These days there’s a lot of interest in what poems look like.
Issue 57 of Magma was titled The Shape of the Poem and the submission invitation began: ‘Poetry is a shaping of words and that shape can often be seen on the page’. It made reference to the visual cue of lines that turn before they reach the edge of the page: an early indicator that text is poem not prose.
Generally readers expect poems to look like poems. They expect more space round them than around prose. They expect a lot of other things too, many of which are conditioned expectations, operating subliminally – such as rhyme, an aural cue.
If you want to know a reader’s subconscious expectations of poetry, give them a poem that satisfies none of them. Give them a one-word poem. Give them an absence in the middle of a square. Give them a poem in which every line is struck-through or blotted out. Give them a poem they can’t hear. Give them a poem they can’t see.
Poetry – whatever it may be – works by acknowledging, and then – to various extents – both satisfying and disrupting expectation. If it doesn’t satisfy, you won’t like it much. If has no element of surprise, you won’t rate it.
Robert Pinsky says of poetry: ‘It’s voice. It’s a vocal art.’ Well, it can be, although it usually requires more than one sensual response eg. seeing and hearing.
But try watching Cochlear Implant, by the extraordinary British Sign Language poet Richard Carter, and see what you think. That’s if you can see him. Is vision the only way for British Sign Language to be accessible? There might be another way, through touch. Helen Keller could read speech by touching people’s lips with her hands.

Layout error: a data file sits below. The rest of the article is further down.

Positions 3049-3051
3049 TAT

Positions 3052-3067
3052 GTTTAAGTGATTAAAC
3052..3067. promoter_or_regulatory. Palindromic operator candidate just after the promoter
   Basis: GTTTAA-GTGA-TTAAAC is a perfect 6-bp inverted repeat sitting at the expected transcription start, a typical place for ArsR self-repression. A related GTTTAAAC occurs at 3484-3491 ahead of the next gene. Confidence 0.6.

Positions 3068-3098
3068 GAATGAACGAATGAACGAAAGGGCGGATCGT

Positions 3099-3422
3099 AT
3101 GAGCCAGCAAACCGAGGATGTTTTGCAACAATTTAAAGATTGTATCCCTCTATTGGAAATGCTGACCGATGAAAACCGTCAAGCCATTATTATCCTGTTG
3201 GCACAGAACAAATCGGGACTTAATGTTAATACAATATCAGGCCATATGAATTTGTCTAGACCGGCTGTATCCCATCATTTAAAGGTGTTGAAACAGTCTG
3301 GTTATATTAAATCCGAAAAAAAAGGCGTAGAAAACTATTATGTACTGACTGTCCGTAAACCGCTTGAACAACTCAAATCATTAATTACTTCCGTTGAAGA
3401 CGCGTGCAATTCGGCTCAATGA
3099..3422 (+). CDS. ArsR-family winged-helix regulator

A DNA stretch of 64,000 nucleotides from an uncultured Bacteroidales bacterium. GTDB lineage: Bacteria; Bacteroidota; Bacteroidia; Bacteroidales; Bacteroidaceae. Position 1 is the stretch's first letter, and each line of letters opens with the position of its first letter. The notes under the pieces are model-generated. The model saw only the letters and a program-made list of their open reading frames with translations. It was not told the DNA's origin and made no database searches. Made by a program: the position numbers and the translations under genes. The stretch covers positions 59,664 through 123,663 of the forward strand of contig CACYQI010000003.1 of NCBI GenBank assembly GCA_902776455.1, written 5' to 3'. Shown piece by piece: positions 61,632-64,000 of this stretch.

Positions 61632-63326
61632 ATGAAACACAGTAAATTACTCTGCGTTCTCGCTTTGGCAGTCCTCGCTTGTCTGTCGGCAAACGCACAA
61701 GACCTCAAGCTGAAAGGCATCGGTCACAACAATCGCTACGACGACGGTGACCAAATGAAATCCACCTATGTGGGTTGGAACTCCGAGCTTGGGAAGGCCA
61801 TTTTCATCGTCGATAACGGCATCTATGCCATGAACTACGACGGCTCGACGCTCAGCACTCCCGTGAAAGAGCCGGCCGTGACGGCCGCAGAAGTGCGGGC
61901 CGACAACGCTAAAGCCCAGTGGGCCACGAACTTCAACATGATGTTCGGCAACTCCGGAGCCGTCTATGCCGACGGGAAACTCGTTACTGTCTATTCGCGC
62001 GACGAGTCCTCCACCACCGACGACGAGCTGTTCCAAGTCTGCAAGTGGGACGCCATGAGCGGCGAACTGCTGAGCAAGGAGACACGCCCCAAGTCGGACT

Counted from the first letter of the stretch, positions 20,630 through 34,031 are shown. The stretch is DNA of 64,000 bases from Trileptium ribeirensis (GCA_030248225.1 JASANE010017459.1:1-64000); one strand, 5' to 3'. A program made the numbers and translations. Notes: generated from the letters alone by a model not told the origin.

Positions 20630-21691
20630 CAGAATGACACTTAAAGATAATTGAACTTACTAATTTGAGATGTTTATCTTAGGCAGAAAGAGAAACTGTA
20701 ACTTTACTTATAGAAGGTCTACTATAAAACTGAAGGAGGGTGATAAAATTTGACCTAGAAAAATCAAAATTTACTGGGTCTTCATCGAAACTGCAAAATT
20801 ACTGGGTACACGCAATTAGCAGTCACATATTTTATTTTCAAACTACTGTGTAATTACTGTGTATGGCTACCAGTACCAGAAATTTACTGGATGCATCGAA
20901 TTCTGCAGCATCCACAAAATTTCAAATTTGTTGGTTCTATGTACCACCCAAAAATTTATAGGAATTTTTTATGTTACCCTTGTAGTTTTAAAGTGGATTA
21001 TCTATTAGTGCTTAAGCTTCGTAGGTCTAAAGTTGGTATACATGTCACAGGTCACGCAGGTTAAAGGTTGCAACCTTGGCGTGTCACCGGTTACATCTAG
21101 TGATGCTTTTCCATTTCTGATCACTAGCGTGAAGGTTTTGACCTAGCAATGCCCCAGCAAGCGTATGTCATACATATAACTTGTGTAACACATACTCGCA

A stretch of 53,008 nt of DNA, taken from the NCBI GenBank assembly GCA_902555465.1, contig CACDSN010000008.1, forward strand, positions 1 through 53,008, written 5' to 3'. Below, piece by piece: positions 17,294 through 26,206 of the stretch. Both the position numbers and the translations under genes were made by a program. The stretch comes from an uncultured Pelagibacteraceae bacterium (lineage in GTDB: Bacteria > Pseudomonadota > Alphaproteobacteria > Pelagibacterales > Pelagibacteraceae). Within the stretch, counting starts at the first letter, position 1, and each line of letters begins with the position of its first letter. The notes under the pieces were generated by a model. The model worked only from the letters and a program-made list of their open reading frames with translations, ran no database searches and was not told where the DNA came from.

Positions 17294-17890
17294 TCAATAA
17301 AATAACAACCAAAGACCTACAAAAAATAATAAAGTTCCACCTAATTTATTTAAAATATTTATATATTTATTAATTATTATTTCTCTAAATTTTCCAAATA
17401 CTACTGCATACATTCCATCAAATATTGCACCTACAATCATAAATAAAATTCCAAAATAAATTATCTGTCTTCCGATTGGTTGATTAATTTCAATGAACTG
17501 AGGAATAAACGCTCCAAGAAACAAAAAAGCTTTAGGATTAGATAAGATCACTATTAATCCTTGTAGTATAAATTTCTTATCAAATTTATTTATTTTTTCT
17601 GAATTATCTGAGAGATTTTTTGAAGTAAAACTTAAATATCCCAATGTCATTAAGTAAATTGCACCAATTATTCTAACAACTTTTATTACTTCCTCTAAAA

We operate through our senses. We make communication in whatever way we can. We call some of those communications – especially those unusually important to us – ‘poetry’. Like water through porous rock, poetry finds ways to reach people.
But what if we think poetry is a visual art, and then lose sight? What if we believe the shape on the page (or the page itself) is essential? What if we believe the poem must be heard?
We are an exceptionally creative species. We find ways. Some of them are technological.
I’ve been fascinated in recent months by Giles Turnbull’s blog. Giles is a poet who can’t see – though he wasn’t born without sight, which means he has his own expectations regarding shape and form. He has acquired a pair of magic glasses, which do the most extraordinary things. His blog about the Orcam glasses is here. And his story is ongoing – do follow that blog.
Giles can’t, I think, respond to Richard Carter making poems in BSL. Richard can respond to Giles because deaf poets can read, though English may not be their first language, so there could be a language barrier. Barriers are not terrible obstructions: they’re creative opportunities.
As for poetry of touch, I expect it’s out there. Taste poetry may, arguably, already be with us. And dogs smell stories. If you don’t believe it, look or listen to this little film.
ps I will be at Poetry in Aldeburgh next weekend. Do come if you can. Paul Stephenson will be reading from The Days That Followed Paris, and Charlotte Gann will have a private launch of Noir on the Saturday afternoon at the Brudenell Hotel, to which you’re warmly invited. Email me (nell) at happenstancepress.com for details or use the message box on the website.
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I was once at an event where a poem was read, and at the same time, signed for a deaf audience. The poem finished with something (I forget what) dwindling away to nothing. You could tell, most of the time, that the interpreter was doing the words, sometimes spelling them out. But not all the time. As the poem ended, she repeated one action over and over, again, but in a smaller and smaller way, gradually lowering her arms until they were still. It was balletic, and moving. It was also enlightening, because although I have forgotten the subject-matter of the poem, I clearly remember the experience.